The author not only relates this miracle but says in his piece that the story is “heard from a reliable source” and therefore attests to the greatness of the Maharsha. He clarified his source in an email a couple of years ago, when I wrote to him yet again. (he said he had not received my emails at the time I initially contacted him in 2011 when the article was published). His specific source, that he now shared with me, is Kochavei Or by Rabbi Avraham Chazan, a book based on Rabbi Nachman’s teachings, and it’s found in a section of the book titled Sippurim Niflaim (I have not seen it myself).
When I read the story about the Maharsha eight years ago, I wasn’t in total disbelief (if there were miracles way back then, why not some now in the relatively recent centuries?), but I wanted to see if I could find a source for the story, and felt the author should have provided some reference for the “facts” he was sharing with readers, possibly a couple hundred thousand readers (numbers the magazine touts at their website).
I searched and discovered an article by an Israeli professor of literature and folklore. I looked only at a couple of pages, but understand that this narrative is a retold tale that appears in various versions. I wrote to her and asked her what might be the origins of the fable of ringing bells, falling churches, etc., and if there could be veracity to the story, even if it shows up in various forms.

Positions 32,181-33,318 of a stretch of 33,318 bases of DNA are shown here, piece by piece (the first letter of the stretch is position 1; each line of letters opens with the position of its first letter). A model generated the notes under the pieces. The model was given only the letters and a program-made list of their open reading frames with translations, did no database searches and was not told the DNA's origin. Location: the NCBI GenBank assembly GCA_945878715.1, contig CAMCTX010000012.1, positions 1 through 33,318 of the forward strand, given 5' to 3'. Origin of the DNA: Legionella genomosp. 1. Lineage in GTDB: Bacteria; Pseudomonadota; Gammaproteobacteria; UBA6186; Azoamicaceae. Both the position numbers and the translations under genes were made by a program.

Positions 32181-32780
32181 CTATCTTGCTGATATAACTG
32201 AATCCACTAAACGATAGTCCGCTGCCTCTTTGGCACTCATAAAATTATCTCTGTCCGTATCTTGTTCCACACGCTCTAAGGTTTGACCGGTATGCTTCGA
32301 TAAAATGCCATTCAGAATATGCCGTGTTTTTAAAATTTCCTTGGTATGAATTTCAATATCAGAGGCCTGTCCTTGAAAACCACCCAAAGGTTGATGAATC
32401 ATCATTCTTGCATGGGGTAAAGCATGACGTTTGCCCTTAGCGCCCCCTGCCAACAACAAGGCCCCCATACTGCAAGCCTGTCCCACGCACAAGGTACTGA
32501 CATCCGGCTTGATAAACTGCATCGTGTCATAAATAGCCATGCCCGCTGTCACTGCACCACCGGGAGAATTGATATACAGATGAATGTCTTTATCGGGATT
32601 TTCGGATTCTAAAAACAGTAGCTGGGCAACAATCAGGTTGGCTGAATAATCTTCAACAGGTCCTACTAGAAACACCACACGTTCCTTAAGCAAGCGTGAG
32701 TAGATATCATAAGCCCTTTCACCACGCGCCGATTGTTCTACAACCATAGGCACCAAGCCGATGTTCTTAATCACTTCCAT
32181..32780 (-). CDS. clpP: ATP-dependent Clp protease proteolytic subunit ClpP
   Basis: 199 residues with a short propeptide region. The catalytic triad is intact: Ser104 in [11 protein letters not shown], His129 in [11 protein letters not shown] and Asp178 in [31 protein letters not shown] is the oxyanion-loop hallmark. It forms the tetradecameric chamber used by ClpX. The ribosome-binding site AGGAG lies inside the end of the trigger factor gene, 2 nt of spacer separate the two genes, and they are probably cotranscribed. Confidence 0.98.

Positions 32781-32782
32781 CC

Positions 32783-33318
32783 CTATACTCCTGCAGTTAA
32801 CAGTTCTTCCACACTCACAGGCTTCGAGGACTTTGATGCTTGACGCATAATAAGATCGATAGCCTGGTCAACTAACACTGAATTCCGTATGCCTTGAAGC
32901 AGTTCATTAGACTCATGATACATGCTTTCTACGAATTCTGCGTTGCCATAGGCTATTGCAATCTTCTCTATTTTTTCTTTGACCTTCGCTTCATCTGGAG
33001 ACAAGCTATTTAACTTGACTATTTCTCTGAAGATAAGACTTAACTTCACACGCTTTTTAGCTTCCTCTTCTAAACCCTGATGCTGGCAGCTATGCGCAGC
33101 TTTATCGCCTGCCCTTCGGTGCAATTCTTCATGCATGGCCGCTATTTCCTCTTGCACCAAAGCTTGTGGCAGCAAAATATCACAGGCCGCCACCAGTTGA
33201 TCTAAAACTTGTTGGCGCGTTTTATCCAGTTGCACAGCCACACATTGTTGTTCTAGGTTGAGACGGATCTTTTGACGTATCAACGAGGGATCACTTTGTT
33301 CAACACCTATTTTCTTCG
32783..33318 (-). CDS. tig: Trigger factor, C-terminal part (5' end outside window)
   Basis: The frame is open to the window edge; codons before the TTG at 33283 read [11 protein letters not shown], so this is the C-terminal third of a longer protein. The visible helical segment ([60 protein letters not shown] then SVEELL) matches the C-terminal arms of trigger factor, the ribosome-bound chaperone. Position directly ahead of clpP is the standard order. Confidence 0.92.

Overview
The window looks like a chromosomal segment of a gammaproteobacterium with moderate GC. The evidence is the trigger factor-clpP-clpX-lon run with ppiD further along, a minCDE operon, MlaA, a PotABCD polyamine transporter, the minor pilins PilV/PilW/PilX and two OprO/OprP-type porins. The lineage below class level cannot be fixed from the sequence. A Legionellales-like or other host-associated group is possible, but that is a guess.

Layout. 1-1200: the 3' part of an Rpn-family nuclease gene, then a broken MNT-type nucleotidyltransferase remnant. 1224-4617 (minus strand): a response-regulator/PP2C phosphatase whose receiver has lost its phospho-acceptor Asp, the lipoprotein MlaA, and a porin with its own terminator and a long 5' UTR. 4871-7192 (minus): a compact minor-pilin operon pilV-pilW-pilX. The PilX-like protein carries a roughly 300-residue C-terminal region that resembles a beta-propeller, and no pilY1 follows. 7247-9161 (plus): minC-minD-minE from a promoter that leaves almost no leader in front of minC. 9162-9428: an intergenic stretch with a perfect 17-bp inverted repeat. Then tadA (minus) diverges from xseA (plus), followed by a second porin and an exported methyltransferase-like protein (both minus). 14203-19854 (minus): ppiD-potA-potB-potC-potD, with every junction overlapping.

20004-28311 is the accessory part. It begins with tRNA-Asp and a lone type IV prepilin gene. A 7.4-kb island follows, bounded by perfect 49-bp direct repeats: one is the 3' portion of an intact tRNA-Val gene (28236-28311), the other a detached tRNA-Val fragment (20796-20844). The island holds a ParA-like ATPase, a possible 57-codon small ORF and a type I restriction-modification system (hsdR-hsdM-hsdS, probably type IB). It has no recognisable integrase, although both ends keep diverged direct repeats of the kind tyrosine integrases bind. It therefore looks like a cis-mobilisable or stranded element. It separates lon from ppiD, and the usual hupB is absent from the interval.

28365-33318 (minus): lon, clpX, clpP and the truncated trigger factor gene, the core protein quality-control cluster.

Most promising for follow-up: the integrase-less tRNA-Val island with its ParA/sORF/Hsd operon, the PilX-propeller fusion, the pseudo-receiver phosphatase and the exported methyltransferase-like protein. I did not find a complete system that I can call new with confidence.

A few hours later, Professor Haya Bar-Itzhak (presently a professor emerita of literature and folklore at the University of Haifa and author of 11 books) replied to my email.
“This a Jewish folk legend that was told by Eastern European Jews. Some of these legends have been recorded and written down. As I mention in my article I have found seven such versions: the one recorded by the famous An-Ski expedition told about the town Ostrog (Ostre in Yiddish), the version published by the famous historian Mayer Balaban told about Lublin, the version published by Olsvanger, and four versions from YIVO archives.